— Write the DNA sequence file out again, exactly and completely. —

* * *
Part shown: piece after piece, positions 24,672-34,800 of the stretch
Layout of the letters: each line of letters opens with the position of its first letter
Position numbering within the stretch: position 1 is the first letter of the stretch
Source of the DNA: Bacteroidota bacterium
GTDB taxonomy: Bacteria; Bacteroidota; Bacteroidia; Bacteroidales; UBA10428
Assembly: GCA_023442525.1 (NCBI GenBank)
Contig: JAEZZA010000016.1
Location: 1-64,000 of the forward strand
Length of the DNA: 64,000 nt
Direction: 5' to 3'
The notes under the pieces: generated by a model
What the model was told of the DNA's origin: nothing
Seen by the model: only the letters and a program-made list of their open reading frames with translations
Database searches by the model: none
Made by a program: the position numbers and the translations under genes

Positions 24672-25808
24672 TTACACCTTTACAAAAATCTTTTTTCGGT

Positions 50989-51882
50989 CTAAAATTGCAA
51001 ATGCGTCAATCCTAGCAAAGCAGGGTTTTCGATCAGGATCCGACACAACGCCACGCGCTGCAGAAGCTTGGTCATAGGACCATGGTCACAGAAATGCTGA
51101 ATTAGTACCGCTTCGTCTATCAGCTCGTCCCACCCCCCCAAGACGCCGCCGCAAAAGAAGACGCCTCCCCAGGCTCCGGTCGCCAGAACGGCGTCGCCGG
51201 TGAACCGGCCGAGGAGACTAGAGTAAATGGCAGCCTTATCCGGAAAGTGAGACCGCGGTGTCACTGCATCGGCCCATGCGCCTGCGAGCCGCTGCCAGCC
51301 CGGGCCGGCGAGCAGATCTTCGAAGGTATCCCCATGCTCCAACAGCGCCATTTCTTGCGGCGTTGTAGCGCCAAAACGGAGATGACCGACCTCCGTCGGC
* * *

Part shown: piece after piece, positions 24,672-34,800 of the stretch
Layout of the letters: each line of letters opens with the position of its first letter
Position numbering within the stretch: position 1 is the first letter of the stretch
Source of the DNA: Bacteroidota bacterium
GTDB taxonomy: Bacteria; Bacteroidota; Bacteroidia; Bacteroidales; UBA10428
Assembly: GCA_023442525.1 (NCBI GenBank)
Contig: JAEZZA010000016.1
Location: 1-64,000 of the forward strand
Length of the DNA: 64,000 nt
Direction: 5' to 3'
The notes under the pieces: generated by a model
What the model was told of the DNA's origin: nothing
Seen by the model: only the letters and a program-made list of their open reading frames with translations
Database searches by the model: none
Made by a program: the position numbers and the translations under genes

Positions 24672-25808
24672 TTACACCTTTACAAAAATCTTTTTTCGGT

Positions 50989-51882
50989 CTAAAATTGCAA
51001 ATGCGTCAATCCTAGCAAAGCAGGGTTTTCGATCAGGATCCGACACAACGCCACGCGCTGCAGAAGCTTGGTCATAGGACCATGGTCACAGAAATGCTGA
51101 ATTAGTACCGCTTCGTCTATCAGCTCGTCCCACCCCCCCAAGACGCCGCCGCAAAAGAAGACGCCTCCCCAGGCTCCGGTCGCCAGAACGGCGTCGCCGG
51201 TGAACCGGCCGAGGAGACTAGAGTAAATGGCAGCCTTATCCGGAAAGTGAGACCGCGGTGTCACTGCATCGGCCCATGCGCCTGCGAGCCGCTGCCAGCC
51301 CGGGCCGGCGAGCAGATCTTCGAAGGTATCCCCATGCTCCAACAGCGCCATTTCTTGCGGCGTTGTAGCGCCAAAACGGAGATGACCGACCTCCGTCGGC